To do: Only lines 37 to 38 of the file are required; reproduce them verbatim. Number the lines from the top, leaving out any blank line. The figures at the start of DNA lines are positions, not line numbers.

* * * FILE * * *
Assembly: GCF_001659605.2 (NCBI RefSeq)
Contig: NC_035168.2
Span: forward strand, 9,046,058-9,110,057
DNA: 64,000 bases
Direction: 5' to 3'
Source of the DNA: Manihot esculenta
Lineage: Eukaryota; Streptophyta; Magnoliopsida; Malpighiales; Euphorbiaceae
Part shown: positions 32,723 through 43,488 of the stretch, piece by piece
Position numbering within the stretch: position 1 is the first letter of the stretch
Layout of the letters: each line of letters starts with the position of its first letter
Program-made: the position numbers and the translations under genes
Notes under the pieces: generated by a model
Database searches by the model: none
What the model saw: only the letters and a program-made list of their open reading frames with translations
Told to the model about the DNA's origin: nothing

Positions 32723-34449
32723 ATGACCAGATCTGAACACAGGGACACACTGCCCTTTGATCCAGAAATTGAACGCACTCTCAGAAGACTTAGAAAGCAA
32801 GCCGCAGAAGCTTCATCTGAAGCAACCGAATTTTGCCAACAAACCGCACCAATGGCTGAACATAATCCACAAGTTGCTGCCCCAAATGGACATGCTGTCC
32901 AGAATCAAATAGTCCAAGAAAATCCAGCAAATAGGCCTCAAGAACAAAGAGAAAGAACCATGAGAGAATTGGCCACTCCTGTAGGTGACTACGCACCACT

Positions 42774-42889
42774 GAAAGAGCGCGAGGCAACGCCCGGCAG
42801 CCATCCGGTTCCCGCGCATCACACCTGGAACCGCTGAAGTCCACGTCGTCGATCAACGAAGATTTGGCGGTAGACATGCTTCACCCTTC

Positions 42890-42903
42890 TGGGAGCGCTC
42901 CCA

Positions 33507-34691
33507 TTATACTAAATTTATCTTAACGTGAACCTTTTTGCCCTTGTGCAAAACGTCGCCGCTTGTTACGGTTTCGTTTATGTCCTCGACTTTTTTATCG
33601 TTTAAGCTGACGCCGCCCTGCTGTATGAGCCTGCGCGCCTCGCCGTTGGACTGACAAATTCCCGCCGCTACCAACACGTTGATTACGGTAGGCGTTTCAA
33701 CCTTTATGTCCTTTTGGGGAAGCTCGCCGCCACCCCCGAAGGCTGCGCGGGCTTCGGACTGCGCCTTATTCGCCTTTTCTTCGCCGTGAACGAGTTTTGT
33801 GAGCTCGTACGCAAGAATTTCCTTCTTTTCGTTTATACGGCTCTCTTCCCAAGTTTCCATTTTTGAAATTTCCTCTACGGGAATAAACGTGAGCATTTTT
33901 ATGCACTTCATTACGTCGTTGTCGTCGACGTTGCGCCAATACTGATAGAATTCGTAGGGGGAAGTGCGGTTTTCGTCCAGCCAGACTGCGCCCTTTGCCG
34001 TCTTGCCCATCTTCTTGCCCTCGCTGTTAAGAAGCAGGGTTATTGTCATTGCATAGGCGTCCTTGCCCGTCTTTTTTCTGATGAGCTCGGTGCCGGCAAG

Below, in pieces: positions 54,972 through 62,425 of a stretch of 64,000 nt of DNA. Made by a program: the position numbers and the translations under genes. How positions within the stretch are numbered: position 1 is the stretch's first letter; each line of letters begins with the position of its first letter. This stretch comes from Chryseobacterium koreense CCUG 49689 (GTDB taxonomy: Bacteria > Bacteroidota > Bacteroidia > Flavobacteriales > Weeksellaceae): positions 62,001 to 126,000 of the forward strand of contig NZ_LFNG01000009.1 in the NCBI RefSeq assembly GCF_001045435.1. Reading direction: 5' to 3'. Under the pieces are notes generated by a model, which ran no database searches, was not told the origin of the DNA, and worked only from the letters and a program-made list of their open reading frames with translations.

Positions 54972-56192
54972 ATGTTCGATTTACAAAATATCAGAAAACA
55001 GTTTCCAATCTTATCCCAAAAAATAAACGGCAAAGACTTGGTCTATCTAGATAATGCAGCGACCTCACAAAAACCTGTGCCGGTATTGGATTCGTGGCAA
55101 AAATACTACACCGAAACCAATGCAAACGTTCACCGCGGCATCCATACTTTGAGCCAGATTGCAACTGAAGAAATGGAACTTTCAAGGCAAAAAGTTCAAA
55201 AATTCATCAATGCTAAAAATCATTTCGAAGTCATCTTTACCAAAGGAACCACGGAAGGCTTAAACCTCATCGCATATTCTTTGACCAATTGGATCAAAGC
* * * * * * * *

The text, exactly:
55101 AAATACTACACCGAAACCAATGCAAACGTTCACCGCGGCATCCATACTTTGAGCCAGATTGCAACTGAAGAAATGGAACTTTCAAGGCAAAAAGTTCAAA
55201 AATTCATCAATGCTAAAAATCATTTCGAAGTCATCTTTACCAAAGGAACCACGGAAGGCTTAAACCTCATCGCATATTCTTTGACCAATTGGATCAAAGC